Alternately titled: ELISA LEARNED A THING.
You have no idea how badly I’ve been waiting for a good moment to use that gif. Also I realized my Tumblr gifs totally work on this blog. You will now be bombarded with them because that’s how I roll.
Ahem. So yeah, I learned how to deal with my self-doubt with writing. Finally.
Anyone that’s talked to me knows that I’m a giant ball of nerves, constantly trapped in a glass case of emotion. Mainly a glass case of self-doubt. With a whispering voice that says “you know you’re a hack.” It’s not pleasant.
This secret isn’t exactly hidden. If you’re like me, it’s right in front of you. No biggie right? Except there’s a giant, seemingly impassable wall of voices telling you it’s impossible to move forward. If you don’t have the same, crippling anxiety and self-hate, this doesn’t really apply to you. Especially if there’s legit chemical imbalances/medication involved, or depression. But if there’s one thing I’ve learned, it’s that writers (and creative type people in general) are neurotic as fuck. Odds are you’ve been struggling with this, too.
So here’s what you do: step forward anyway.
Okay, okay, it’s not nearly as simple as that sounds. This took me years and years to figure out. Because I was too busy going WHY CAN’T I BE LIKE ALL THOSE OTHER PEOPLE WALKING FORWARD LIKE IT’S NO BIG DEAL. That thought process seriously becomes a circle of self-doubt. A spiral, even. It got so bad for me that I hated writing for a good while after I realized Dominant Race needed a rewrite.
It wasn’t that I DIDN’T want to write. Every time I sat down and looked at my words, that voice would say “No one will like this. This is terrible. You already fucked it up, and no one wants to read your stupid ideas anyway.”
And I believed it. One hundred percent. I didn’t question the logic, even when everyone around me said they thought the original was a good first attempt. They saw the potential story and saw that I COULD do it. Except to me it was obvious that wall was impassable. I was a loser, a no-talent dumbass trying to pass off as a normal person.
Finally I got the courage to start rewriting it as a full-length novel. I got to chapter 3 and froze on a transition scene. It’s been at *** for a month. Every time I look at that blank space, that voice whispers, “Nothing you do will be good enough to make anyone care to keep reading.”
In the meantime, other friends are moving forward. Books are being published, bestseller ranks, all this success. I can’t reach publication. I can’t write. Then I realized that I was looking at this all wrong. One night I ranted to my husband about all this, and I said, “It’s like I’m trying to climb a cliff with a weight attached.”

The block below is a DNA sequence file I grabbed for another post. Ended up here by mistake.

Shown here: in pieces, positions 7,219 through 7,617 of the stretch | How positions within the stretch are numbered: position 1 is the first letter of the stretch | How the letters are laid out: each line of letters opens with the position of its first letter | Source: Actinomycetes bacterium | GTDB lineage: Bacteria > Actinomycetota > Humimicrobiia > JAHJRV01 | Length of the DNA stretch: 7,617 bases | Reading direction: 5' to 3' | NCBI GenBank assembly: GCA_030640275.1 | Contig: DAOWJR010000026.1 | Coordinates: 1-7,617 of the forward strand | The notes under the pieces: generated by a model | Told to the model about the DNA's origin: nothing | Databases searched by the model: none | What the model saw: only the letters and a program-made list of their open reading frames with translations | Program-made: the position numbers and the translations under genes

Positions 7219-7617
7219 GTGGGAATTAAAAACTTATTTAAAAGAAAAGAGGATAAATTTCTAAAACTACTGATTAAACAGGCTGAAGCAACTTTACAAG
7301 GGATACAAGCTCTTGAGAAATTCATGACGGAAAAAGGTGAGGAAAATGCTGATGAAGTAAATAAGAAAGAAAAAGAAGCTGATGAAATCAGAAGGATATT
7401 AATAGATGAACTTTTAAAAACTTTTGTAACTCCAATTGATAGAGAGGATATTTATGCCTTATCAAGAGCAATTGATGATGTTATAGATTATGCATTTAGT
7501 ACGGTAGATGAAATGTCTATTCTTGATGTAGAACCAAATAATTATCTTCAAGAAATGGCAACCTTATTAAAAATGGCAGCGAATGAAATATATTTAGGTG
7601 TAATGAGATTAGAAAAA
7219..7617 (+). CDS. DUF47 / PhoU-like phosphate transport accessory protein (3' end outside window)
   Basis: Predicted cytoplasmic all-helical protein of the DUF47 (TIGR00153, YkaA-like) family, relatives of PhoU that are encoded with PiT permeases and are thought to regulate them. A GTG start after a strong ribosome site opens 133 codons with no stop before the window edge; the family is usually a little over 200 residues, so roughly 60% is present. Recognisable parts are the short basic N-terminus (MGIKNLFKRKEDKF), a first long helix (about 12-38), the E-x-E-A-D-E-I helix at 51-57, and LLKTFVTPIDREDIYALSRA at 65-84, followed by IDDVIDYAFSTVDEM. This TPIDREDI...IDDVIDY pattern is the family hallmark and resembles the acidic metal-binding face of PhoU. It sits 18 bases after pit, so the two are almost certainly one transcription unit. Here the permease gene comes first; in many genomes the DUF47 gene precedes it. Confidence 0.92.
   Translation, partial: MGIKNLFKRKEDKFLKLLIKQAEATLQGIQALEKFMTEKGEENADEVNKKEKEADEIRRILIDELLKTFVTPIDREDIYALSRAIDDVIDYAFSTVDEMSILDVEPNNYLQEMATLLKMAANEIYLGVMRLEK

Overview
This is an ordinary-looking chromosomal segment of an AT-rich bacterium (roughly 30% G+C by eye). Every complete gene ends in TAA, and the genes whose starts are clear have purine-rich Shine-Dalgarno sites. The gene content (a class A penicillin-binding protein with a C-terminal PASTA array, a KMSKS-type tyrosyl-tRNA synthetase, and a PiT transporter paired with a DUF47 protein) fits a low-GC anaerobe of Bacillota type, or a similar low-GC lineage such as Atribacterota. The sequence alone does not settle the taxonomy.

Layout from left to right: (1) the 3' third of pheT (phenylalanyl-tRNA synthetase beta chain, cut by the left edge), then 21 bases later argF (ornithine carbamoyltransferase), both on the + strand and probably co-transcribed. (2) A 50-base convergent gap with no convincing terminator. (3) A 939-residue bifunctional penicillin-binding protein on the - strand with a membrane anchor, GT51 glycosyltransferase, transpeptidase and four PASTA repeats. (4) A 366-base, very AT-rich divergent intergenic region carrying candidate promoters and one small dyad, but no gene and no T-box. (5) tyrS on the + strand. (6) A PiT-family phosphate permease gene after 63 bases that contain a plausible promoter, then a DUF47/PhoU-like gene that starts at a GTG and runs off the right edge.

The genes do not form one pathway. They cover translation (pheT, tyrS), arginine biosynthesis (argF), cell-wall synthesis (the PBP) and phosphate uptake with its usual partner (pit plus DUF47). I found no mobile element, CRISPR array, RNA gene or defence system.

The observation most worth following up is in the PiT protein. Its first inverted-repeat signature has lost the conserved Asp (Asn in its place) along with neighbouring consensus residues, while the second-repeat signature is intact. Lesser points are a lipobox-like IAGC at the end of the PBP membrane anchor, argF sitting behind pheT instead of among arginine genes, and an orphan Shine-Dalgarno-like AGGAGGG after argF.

To which he asked, “So why not remove the weight?”
But then I thought about it. Climbing up a cliff is HARD. I mean, I’ve never tried it, but it looks hard and complicated. That’s weight enough as it is. I thought some more and looked at all the people I look up to, successful artists and writers I want to be like. They ALL say they struggle with self-doubt a lot. It never stops. Ever.
They just don’t let it become a weight around their ankle, either. At least not to the point where it keeps them from climbing, slowly but surely, towards their goal. Becoming an established author is going to be hard enough. I’m going to have to prove my writing IS worth it. But that involves WRITING. Instead of looking up, getting disheartened at the climb so much that it actually keeps me from moving, I need to move. I need to push myself.
I can’t ignore those voices. Part of me will always whisper that I’ll never be enough. It’s just a matter of focusing on moving, not focusing on the fact that every single step is painful.
There will be days when that self-doubt goes away, and there will be a lot of days when it doesn’t. But I want to become a writer and an artist. Twenty years down the line I want to be relieved that I made it to where I am, not depressed that I let the voices win.
It’s not a matter of knowing you can do it. All you have to do is reach, and keep reaching. Never stop.
That’s the real secret.
How do you defeat the dreaded anxiety and self-doubt?